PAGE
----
Thursday, December 11, 2008

I used to like dinosaurs... *Used* to.

My niece is visiting, and when she's not harassing my poor cats, she can usually be found watching Barney dvds. Well, maybe not quite dvds in the plural. I'm quite sure I've been overhearing the same dvd over and over again for the past week. Were I not an infidel, I'd be fairly sure Barney is the AntiChrist.

Anyway, here I sit, with that wretched purple dinosaur's voice ringing in my ears and some odd thoughts popped into my head. For instance, how do children's shows come about? On what basis would the character design be settled upon? Do they target a particular demographic? And just how exactly do they aid a child's mental progression other than by grabbing attention with bright colours and writing information into young minds through sheer repetition of annoyingly catchy tunes and silly voices?

This led me to the odd little question: Given a culturally homogenous society, would it be possible to design the perfect (or close to perfect, at any rate) children's show? That is, if we decided to, say, isolate a group of munchiekins for the entirety of their childhood and run any number of diabolical experiments on them, gauging their responses to various cartoon characters, songs, information and whatnot, using the results to produce a children's show giving the best possible rate of information retention? Preferably with the minimum amount of painfully annoying, repetitive songs?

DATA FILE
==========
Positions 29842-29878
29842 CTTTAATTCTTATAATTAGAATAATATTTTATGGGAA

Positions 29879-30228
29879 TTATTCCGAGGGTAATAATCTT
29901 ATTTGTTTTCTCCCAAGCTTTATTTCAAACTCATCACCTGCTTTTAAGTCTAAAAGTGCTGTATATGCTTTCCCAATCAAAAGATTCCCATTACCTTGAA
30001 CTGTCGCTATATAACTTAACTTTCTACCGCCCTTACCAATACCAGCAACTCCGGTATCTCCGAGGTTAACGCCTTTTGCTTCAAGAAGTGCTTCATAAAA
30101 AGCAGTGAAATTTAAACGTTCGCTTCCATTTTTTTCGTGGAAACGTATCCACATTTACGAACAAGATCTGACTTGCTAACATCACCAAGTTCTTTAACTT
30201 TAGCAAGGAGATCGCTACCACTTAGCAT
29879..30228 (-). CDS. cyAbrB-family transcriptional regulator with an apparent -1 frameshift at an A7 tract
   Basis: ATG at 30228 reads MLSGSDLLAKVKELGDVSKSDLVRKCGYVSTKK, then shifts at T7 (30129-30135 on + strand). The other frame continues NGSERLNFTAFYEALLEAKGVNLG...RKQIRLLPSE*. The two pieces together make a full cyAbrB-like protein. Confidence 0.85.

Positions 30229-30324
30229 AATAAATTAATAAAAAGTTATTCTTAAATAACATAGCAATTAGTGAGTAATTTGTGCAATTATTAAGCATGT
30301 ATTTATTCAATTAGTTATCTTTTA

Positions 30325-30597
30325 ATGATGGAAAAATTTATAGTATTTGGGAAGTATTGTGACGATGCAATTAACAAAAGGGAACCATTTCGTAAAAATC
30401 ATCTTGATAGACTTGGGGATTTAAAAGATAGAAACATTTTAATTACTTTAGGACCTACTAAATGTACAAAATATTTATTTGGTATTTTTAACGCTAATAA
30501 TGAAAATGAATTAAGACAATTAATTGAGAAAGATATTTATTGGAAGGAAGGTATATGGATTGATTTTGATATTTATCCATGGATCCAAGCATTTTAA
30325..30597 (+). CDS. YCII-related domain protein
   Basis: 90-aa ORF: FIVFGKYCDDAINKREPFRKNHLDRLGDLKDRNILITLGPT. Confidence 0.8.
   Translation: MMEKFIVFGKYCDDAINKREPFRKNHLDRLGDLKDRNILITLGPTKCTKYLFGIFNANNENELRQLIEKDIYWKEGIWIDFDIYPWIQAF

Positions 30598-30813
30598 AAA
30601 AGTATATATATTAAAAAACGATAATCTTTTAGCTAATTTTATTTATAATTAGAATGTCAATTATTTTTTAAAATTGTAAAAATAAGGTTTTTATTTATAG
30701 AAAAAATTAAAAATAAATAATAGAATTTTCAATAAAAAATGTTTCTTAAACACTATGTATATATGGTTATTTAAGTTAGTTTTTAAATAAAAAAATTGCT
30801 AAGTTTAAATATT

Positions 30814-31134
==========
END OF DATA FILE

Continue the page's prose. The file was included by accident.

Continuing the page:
Well, its just a thought is all. Much like fantasizing about blowing Barney's brains out with a suitably large-caliber gun is just a thought. A happy, happy thought. Anyway, on a vaguely related note...

The Sep/Oct 2008 issue of Skeptical Inquirer pointed a little fact which I found at once unsettling and reassuring. Apparently, the human brain reaches it's maximum size around the age of 14. After that, it very slowly shrinks throughout the rest of one's life. By the time one is 70 years old, the brain is about the same size it used to be at the age of 3.

Now, this is unsettling to me because, at first glance, it appears that my poor, addled brain has been slowly, inexorably dying for more than half of my life. :-( I suppose this is one little fact of life I should keep from my dad (70 this year).

But, upon further consideration, this is quite uplifting! Why? Well, for a start, my dad, and many individuals I've met around the same age (bar one), clearly possess an intellectual capacity light years beyond that of any 3-year-old child I've witnessed. What I draw from this is that it illustrates the sheer magnitude of the human brain's powers of storage and cognition, that even with the capacity of a 3-year-old's brain , one can still function perfectly well (most of the time) with all of the software, that is, the accumulated memes we've managed to scrape together, from 70 years of living. Who knows the limits to our untapped potential?

Well, I look at this as a reason for optimism, a valuable thing indeed in these very interesting times we live in, this age of economic time bombs, of global terror, of culture war... and of goddamn purple dinosaurs.

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